Intended for healthcare professionals


Getting the “balance” right in clinical trials

BMJ 2021; 375 doi: (Published 24 November 2021) Cite this as: BMJ 2021;375:n2869
  1. Christina Abdel Shaheed, academic fellow12,
  2. Fiona Blyth, professor1,
  3. Ann-Mason Furmage, consumer advocate and co-chair34,
  4. Fiona Stanaway, senior lecturer1
  1. 1Sydney School of Public Health, Faculty of Medicine and Health, The University of Sydney, Sydney, Australia
  2. 2Institute for Musculoskeletal Health, University of Sydney and Sydney Local Health District, Sydney, Australia
  3. 3Disability Action Plan Steering Group, Sydney Local Health District, Sydney, Australia
  4. 4Consumer Advisory Council, the Clinical Council and the Disability Action Plan Working Group, Sydney Dental Hospital, Sydney, Australia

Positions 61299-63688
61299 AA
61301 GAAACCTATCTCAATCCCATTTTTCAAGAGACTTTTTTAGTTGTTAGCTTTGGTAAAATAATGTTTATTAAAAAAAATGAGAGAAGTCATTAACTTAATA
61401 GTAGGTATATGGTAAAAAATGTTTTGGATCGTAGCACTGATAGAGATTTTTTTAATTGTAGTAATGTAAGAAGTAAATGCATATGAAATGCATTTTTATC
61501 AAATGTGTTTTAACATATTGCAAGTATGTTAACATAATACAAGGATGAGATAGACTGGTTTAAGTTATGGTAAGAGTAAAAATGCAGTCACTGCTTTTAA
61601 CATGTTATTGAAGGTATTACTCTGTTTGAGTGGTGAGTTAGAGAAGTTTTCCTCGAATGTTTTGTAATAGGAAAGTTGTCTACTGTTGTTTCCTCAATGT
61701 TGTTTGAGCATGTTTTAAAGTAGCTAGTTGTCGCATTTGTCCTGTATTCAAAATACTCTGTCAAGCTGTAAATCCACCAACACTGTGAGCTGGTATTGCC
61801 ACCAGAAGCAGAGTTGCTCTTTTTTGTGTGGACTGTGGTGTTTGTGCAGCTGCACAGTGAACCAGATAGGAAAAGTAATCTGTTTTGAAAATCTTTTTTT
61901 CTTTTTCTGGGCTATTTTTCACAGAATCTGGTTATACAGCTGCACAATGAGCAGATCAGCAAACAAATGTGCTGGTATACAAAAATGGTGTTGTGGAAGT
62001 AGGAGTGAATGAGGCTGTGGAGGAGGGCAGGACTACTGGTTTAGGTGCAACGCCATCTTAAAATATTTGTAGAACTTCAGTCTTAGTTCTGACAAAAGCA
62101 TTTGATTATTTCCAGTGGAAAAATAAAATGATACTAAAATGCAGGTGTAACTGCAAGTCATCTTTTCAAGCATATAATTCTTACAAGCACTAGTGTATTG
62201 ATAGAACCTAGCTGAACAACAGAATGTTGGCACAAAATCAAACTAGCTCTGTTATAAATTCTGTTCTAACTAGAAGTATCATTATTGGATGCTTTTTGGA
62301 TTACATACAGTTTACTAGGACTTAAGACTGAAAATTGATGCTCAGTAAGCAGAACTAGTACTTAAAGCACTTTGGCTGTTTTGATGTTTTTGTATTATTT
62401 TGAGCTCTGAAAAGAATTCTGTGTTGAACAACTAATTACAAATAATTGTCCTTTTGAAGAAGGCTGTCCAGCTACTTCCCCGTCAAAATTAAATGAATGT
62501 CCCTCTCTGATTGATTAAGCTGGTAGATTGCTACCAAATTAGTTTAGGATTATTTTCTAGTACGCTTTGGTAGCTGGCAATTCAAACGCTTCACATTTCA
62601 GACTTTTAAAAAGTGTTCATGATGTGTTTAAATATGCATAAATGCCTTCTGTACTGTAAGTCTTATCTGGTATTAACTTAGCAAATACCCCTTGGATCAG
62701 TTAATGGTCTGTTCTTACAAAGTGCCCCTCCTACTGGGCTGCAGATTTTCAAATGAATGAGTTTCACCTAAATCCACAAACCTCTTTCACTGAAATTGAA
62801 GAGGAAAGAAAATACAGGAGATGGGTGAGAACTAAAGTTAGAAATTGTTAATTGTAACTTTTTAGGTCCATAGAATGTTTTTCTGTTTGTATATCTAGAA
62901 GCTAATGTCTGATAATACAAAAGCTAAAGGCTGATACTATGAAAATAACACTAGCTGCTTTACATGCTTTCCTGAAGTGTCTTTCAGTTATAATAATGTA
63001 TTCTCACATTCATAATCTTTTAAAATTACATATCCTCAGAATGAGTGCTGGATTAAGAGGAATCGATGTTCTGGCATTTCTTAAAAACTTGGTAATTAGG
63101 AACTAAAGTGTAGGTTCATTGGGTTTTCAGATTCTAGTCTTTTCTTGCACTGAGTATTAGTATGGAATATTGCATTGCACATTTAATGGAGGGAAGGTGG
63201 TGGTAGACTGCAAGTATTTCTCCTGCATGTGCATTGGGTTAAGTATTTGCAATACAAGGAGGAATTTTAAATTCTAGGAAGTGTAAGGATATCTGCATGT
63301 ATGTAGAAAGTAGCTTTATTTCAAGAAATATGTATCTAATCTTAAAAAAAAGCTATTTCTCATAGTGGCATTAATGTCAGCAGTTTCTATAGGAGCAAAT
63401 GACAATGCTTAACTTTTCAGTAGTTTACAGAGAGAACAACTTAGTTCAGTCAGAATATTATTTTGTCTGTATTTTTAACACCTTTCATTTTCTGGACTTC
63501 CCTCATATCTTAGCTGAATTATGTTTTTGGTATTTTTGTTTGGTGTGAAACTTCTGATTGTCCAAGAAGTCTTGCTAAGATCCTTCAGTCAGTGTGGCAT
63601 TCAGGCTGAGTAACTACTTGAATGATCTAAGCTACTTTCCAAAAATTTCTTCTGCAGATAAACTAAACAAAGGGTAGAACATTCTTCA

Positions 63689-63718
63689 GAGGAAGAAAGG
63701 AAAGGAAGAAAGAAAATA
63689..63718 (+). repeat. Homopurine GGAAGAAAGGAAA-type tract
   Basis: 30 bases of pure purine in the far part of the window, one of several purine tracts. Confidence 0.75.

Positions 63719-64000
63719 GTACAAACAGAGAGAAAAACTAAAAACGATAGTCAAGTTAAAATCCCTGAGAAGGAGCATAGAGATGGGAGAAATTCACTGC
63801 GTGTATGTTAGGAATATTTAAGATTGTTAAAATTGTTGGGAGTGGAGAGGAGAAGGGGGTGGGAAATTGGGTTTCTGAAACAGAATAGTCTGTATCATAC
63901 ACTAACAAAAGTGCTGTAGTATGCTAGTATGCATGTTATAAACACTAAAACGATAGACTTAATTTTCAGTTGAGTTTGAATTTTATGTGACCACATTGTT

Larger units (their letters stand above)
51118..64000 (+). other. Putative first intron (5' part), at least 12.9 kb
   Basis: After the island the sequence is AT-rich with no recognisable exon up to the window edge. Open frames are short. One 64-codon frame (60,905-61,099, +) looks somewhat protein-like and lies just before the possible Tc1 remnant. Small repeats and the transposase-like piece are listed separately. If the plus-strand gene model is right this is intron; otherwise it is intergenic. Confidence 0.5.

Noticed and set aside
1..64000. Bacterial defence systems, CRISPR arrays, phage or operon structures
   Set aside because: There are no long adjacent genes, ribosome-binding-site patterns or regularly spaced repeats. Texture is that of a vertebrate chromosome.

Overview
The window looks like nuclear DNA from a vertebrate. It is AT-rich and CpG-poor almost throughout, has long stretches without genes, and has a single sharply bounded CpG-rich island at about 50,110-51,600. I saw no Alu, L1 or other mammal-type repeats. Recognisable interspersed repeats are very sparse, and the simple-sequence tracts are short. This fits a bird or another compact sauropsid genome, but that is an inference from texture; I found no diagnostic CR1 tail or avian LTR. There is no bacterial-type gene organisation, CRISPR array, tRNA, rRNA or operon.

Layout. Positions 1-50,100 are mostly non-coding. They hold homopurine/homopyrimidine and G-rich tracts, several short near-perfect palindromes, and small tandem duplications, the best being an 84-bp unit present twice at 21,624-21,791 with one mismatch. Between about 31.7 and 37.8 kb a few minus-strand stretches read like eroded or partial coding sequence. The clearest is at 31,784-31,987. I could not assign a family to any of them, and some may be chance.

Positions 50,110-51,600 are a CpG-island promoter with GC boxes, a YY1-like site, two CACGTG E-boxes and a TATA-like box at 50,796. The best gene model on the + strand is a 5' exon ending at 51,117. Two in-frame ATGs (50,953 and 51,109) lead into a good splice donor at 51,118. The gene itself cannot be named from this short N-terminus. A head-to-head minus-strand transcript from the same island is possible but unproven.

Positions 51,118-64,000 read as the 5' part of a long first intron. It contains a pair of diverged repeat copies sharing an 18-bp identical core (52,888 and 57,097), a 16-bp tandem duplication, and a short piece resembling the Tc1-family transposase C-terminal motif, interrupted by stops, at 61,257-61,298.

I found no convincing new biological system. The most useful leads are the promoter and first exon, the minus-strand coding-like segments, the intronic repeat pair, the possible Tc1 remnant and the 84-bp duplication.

1. Correspondence to: C Abdel Shaheed

Co-interventions that could influence results must be recorded and reported

Co-interventions are additional treatments, advice, or other interventions received by trial participants that are not specified in the protocol and may influence a trial’s chosen outcomes.1 Poor reporting of co-interventions is relatively common and occurs across all health disciplines. Over two thirds of major cardiovascular trials, for example, did not adequately report co-interventions in a recent systematic review.2

Although the SPIRIT statement on reporting of trial protocols encourages researchers to consider co-interventions when designing a trial,3 there are currently no requirements to report these interventions in publications or other trial reports.456 International reporting checklists such as the CONSORT statement5 for randomised controlled trials and the STROBE statement6 do not contain specific items on co-interventions.

Clinical trials inform decisions made by patients, clinicians, guideline committees, and policy makers.7 It is therefore critical for researchers to report …

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